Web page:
On the Fall of Kobani and Southwest Asia
October 9, 2014 • 10:03AM

The leading developments in Southwest Asia center on the imminent fall of Kobani, the Turkish and British Support of ISIS, and the failure of the Obama Presidency.

Erdogan Sets Up Fall of Kobani

Turkey is more than willing to join President Obama's anti-ISIS coalition, to include putting troops on the ground in Syria, provided that its condition of directing the effort to the overthrow of Syria's Bashar al Assad is met. Turkish Prime Minister Ahmet Davutoglu reiterated this point in an interview yesterday with CNN's Christiane Amanpour.

London-based Turkish Banks Funneling Money for ISIS

Marianne, one of the major French magazines, which on occasion defends anti-oligarchic views, published a short but damning detail in their latest issue. They revealed that certain Turkish banks, based in London, are funneling funds from private Saudi networks to the IS.

Kobani on the Edge of the Abyss; Dempsey Fears 'Fall' of Kobani

Intense US air strikes—perhaps more than a dozen in the last two days—on ISIS positions around Kobani may have monentarily stalled the ISIS takeover of the city of 40,000. According to a Reuters wire published yesterday, ISIS forces have withdrawn to the outskirts of the city, though no one expects the air campaign to be decisive.

Turkish Opposition Leader Says Government Still Supports ISIL

Turkish opposition leader of the Republican People's Party (CHP) Kemal Kiliçdaroglu, in an interview with Hurriyet Daily News, said Turkish troops should not enter Syria and that the government was still supporting the Islamic State of Iraq and the Levant (ISIL). He also said that he believes that the Turkish military also does not want to enter Syria.

Obama's Failure in Southwest Asia

Obama Told el-Sisi, During New York Meeting, To Bring Back the Muslim Brotherhood

President Barack Obama is still sour that Egyptian President Abdel Fattah el-Sisi, on popular demand, removed his good buddy, Egyptian Brotherhood leader Mohamed Morsi, from the country's Presidency. According to an article in Al Ahram, Obama, during his meeting with el-Sisi on the sidelines of the UN General Assembly meeting last month, pressured him to bring the Muslim Brotherhood back into the political system.

Pentagon Program To Train Syrian Rebels Going Nowhere

Pentagon officials have told the Guardian that no decisions have yet been made about the creation of the Syrian rebel force that the Pentagon wants to build to fight ISIS in Syria. The Pentagon has yet to even assign a US officer to the task of determining which rebels are trustworthy and capable enough to comprise that force. "No decision has been made as to who will lead the program," commander Elissa Smith, a Pentagon spokeswoman, said.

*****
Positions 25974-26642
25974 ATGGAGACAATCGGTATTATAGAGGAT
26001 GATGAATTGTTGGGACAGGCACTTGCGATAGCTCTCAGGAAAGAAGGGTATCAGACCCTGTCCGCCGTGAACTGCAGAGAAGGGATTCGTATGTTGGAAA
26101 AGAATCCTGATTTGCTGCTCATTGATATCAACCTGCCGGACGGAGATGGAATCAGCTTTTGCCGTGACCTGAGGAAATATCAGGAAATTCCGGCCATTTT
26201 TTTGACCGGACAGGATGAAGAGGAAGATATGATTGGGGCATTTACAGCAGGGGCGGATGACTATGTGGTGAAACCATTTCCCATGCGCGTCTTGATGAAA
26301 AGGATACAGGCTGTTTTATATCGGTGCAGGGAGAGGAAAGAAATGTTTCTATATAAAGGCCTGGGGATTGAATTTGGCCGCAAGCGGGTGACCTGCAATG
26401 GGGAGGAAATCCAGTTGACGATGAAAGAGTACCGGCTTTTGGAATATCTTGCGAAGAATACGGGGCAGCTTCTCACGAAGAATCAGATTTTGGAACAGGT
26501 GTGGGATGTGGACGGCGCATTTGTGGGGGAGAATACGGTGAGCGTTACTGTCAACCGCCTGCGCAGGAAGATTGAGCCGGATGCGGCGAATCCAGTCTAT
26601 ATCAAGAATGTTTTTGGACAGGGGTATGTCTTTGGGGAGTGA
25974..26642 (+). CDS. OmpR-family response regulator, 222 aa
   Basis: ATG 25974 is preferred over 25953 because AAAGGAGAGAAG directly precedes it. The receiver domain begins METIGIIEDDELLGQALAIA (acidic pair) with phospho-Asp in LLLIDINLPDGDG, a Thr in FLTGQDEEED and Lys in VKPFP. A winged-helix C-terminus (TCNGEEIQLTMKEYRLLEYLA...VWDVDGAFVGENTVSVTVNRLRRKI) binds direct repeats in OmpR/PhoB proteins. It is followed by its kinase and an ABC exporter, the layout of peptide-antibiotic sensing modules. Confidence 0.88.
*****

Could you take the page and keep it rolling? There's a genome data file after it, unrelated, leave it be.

Guardian reporter Spencer Ackerman is suitably skeptical of the FSA in reporting this, referring to it as "supposedly moderate," and he points out that "vetted" and "moderate" rebels approved by the US have consistently lost ground to ISIS and other Islamist groups. "The Syrian rebels are the soft underbelly of the Obama administration's strategy against Isis," he writes. In short, the program hasn't even begun to get off the ground yet, because of uncertainties about nearly every aspect of it, such as who is going to run the vetting of prospective rebel fighters, what intelligence sources are they going to rely on for it to work, and so on. One official told Ackerman that the GCC countries will have some input (who have been supplying weapons to many of the most radical groups) in determining which Syrians to include in the program and which not.

Apache Helicopters Join the Air War in Iraq

The ISIS thrust toward Baghdad from the west has now come close enough to the city that US Apache attack helicopters are now involved in combat. An Oct. 6 statement issued by US Central Command indicated a number of air strikes in the vicinity of Fallujah by "rotary wing aircraft" along with drones, but didn't specify the type of "rotary wing aircraft"; but they could only be the Apaches that were first deployed to Baghdad International Airport as part of the strengthening of US security forces in Iraq that president Obama ordered back in July. Richard Fontaine, president of the Center for a New American Security think tank, told Reuters that the military's decision to use Apaches "demonstrates that they've only achieved limited results with the air strikes from fighters and bombers and drones." The advantage of using Apaches is that they fly lower and slower than jet bombers and so can see the situation on the ground much more clearly, but this also makes them much more vulnerable to ground fire, thereby increasing the risk that one may be shot down.